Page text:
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our place among the living, and to better understand both.And surely the potential medical benefits to humanity cannot be dismissed.

Nevertheless, when considering the creation of artificial beings, we must also consider the ambiguities and dark notes inherent in the quest.Whenever such creatures seem to cross the boundary between the living and the dead, the result is awesomely frightening, as shown in a tale from Roman times told in GerardWalters biography of Julius Caesar. Supposedly, at the assassinated Caesars funeral, the crowd sud- denly experienced a vision of horror [and] brutalitywhen

From the bier Caesar arose and began to turn around slowly, exposing to their terrified gaze his dreadfully livid face and his twenty-three wounds still bleeding. It was a wax model which [Marc] Antony had ordered in the greatest secrecy and which automatically moved by means of a special mechanism hidden behind the bed.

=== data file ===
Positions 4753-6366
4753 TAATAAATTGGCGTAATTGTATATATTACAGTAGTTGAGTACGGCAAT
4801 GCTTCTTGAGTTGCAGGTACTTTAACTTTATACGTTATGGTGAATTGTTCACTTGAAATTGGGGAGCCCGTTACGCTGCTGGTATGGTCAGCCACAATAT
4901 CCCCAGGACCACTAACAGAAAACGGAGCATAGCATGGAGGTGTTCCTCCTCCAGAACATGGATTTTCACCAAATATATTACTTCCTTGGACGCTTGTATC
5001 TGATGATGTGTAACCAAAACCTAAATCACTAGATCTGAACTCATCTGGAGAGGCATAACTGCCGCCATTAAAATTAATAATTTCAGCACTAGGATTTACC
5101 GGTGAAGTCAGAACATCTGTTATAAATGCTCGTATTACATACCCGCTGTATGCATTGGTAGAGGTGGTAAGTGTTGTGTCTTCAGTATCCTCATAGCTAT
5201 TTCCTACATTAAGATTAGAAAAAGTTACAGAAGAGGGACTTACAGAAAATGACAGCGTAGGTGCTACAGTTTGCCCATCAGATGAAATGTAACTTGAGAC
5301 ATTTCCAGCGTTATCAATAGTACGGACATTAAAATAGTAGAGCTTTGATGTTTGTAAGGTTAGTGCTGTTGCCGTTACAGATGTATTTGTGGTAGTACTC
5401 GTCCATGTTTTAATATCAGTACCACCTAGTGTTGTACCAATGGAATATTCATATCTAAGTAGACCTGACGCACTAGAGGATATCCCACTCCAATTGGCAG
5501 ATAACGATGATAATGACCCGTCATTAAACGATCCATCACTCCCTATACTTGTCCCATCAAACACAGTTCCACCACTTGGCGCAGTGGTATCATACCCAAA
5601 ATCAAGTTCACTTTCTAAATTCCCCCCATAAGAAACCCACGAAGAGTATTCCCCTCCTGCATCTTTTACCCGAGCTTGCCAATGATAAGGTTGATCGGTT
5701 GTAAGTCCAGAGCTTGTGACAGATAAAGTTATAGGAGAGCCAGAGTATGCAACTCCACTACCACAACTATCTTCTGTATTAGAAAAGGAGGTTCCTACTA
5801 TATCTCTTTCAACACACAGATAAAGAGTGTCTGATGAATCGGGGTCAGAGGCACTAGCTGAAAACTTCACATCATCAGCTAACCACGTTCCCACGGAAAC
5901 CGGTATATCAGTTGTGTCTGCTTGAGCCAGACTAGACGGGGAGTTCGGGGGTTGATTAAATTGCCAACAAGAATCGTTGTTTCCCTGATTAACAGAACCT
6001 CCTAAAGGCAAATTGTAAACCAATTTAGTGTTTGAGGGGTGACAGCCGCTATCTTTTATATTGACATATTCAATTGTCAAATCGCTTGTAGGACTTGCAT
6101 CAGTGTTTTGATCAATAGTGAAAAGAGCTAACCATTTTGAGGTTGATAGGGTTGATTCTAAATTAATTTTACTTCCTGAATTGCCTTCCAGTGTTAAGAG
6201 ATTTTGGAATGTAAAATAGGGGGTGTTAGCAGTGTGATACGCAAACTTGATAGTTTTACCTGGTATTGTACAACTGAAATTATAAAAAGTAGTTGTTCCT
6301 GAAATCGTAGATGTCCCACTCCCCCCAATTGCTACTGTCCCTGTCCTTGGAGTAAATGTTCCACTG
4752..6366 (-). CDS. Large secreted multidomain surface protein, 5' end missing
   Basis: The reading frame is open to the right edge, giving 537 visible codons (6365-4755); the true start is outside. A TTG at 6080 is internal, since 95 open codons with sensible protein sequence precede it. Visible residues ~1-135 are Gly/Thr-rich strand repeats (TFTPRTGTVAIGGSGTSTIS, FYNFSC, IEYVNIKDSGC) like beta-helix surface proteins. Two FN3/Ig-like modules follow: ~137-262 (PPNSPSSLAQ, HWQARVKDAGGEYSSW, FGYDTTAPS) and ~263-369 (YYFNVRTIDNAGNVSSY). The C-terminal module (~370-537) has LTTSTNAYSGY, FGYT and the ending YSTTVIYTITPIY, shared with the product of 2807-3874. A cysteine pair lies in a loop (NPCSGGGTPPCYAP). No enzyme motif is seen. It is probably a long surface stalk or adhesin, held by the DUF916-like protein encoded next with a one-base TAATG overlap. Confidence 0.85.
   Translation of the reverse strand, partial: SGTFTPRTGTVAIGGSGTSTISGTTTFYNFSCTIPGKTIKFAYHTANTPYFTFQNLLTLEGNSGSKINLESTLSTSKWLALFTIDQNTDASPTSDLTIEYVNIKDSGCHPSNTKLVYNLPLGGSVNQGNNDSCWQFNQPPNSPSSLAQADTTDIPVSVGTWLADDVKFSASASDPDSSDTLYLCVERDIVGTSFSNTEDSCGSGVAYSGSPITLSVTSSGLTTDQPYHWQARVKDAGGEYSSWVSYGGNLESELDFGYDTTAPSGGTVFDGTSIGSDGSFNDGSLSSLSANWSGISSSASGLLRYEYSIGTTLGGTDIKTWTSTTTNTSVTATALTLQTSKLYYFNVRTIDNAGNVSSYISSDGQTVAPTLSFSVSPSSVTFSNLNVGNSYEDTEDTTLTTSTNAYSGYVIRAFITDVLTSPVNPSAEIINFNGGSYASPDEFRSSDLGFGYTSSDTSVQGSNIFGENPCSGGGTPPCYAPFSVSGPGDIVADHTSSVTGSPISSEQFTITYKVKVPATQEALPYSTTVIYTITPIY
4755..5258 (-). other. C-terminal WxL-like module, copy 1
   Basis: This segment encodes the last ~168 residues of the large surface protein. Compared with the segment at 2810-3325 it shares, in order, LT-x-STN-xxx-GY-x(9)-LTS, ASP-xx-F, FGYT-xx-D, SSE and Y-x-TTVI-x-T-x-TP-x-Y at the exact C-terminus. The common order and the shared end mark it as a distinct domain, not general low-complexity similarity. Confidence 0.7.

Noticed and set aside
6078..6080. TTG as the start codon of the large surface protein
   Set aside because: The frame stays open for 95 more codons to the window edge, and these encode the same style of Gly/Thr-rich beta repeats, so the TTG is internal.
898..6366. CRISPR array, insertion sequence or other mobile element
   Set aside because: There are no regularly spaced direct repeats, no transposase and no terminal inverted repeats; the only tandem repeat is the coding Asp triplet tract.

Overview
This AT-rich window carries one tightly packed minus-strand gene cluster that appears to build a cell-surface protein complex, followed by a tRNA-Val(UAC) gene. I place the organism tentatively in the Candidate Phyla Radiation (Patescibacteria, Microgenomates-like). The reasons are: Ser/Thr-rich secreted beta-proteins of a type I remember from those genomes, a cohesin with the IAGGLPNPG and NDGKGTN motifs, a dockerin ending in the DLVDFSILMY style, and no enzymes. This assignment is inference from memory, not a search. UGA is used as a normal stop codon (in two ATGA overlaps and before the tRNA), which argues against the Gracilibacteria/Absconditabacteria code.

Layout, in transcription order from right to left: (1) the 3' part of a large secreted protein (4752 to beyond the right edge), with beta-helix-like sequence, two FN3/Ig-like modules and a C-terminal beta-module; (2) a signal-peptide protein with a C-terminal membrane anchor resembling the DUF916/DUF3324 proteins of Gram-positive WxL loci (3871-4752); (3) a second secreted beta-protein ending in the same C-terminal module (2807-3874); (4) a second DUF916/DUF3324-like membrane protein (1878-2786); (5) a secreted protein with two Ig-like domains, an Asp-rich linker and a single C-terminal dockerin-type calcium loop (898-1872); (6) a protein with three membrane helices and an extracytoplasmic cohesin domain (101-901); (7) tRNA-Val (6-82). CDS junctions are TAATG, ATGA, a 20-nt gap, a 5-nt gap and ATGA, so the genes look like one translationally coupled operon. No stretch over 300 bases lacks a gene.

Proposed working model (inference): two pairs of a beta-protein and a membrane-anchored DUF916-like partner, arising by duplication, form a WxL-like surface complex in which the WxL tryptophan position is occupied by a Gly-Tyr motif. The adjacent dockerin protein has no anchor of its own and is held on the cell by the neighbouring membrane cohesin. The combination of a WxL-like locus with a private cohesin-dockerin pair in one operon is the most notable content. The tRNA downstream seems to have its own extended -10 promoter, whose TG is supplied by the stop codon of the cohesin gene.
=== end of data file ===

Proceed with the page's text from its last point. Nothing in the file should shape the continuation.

In a similar vein, in Mary Shelleys Frankenstein (1818), when Victor Frankenstein sees the first stirrings of the being he has created from dead body parts, he is shocked and horrified and spontaneously re- jects his creation.

These visceral reactions represent the deepest fears that artificial beings might engender. But not every such creature represents a di- rect challenge to death or to Gods lawand if that challenge is ab- sent, so is supernatural fear.When Sigmund Freud addressed this sense of dread in his essay The Uncanny,’” he did not relate it to religious guilt about blasphemy, but to knowledge of our own mortality. We feel uncanny, he says, when a deep emotion that has been repressed is made to recur. Our feelings about death are like that. Children, Freud notes,unambiguously want their inanimate dolls to come to life.Chil- dren, howeverat least very young oneshave no knowledge of death. Adults do, and as Freud says, because of the strength of our initial emotional reaction to death and the insufficiency of our scien- tific knowledge about it . . . almost all of us still think as savages do on this topic.And so a special eeriness arises in the presence of a dead body or when we wonder whether something seemingly dead, such as an automaton, is actually alive.

If Freud is correct, then research on artificial beings can only reduce the sense of uncanniness as it explores the borderline between

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